“I’m really sorry that anybody, any client of mine in this program, has been made to feel that way. That is a big mistake. It was a failure of the system. I’m a part of that. But I’m also a part of getting it fixed.”
Seeger later vowed to “get every claim impacted by race-norming rescored.”
The NFL wasn’t quite that empathic, but it did issue this statement:
“We are committed to eliminating race-based norms in the program and more broadly in the neuropsychological community. The parties to the settlement have been working with the magistrate judge and have assembled the leading members of the neuropsychological industry to help identify alternative testing techniques.
“Everyone agrees race-based norms should be replaced, but no off-the-shelf alternative exists, and that’s why these experts are working to solve this decades-old issue. The replacement norms will be applied prospectively and retrospectively for those players who otherwise would have qualified for an award but for the application of race-based norms.”
A pattern of not doing enough
To former players such as Douglas and Reese, this latest flap fits into a pattern of the league and even its players union not doing enough for the people who built the game. The uncapped nature of the concussion settlement makes the claims process more adversarial than it might be if a specific figure had been agreed upon. (The figure $1 billion often is mentioned in stories, but it is merely a projection of the ultimate cost.)
Reese said he feels part of the problem is that owners need to shed the old-time notion of their relationship with the players as purely employer/employee.
“It’s taken a lot of these owners a long time — and some of them still haven’t been able to accept it — to understand that they’re in a partnership with the players,” he said.
The NFL Players Association, by the way, wasn’t a party to the suit and isn’t involved in the settlement. Neurocognitive impairment benefits are available through the union, and NFLPA executive director DeMaurice Smith said recently that there is nothing on the application form about race.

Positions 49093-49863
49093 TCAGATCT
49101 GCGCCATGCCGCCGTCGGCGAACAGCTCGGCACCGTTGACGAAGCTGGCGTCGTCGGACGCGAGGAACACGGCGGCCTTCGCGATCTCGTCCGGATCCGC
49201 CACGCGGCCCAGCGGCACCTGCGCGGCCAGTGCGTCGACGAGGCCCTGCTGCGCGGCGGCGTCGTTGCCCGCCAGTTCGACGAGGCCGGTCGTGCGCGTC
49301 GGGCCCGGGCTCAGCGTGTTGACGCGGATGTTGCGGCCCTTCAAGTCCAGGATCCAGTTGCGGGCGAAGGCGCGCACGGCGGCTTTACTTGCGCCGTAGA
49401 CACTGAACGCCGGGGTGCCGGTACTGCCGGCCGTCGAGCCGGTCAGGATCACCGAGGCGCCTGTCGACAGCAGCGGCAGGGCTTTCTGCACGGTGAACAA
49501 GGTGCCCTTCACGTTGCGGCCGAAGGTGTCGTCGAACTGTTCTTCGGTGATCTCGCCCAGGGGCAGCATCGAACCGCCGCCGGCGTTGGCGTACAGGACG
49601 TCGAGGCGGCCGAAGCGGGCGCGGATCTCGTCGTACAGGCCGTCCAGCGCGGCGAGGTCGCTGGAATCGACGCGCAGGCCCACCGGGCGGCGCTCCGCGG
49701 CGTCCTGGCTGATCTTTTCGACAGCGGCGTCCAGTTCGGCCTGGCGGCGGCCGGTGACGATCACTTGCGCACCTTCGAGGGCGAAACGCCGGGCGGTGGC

Douglas, 49, and Reese, 47, are like a lot of former NFL players. They go through life wondering, every time they forget where they parked or struggle with a name, if this is a warning sign.
“It’s hard to tell,” Reese said, when asked if he felt any cognitive effects from football. “You don’t know what’s part of just natural aging, and [what isn’t]. I don’t have any major symptoms that concern me.”
Douglas recounted being evaluated a few years ago, and telling the tester he didn’t have mood swings or periods of forgetfulness, only to have his then-wife remind him of just such incidents.
“I try to do little exercises to remember stuff,” said Douglas, who hosts a daily radio sports talk show in Atlanta, as Reese does in Philadelphia.
Douglas said he isn’t thinking about money for himself when he contemplates the possibility of a concussion settlement.
“I don’t want to be a burden to my family, in case something does happen to me. In that way, it’s not financially crippling them trying to keep me around,” he said.
“I’ve lived a pretty damn good life, and I’m still doing that. It’s more about say, my kids, if they had to come back, ‘Who’s going to take care of Dad?’ … I don’t want for them to be frustrated and change the way that they’re living in order to accommodate me, if something like that happens.
“A lot of people say, ‘Well, you knew what you signed up for.’ Yeah, I did. But my kids didn’t. They didn’t sign up for that.”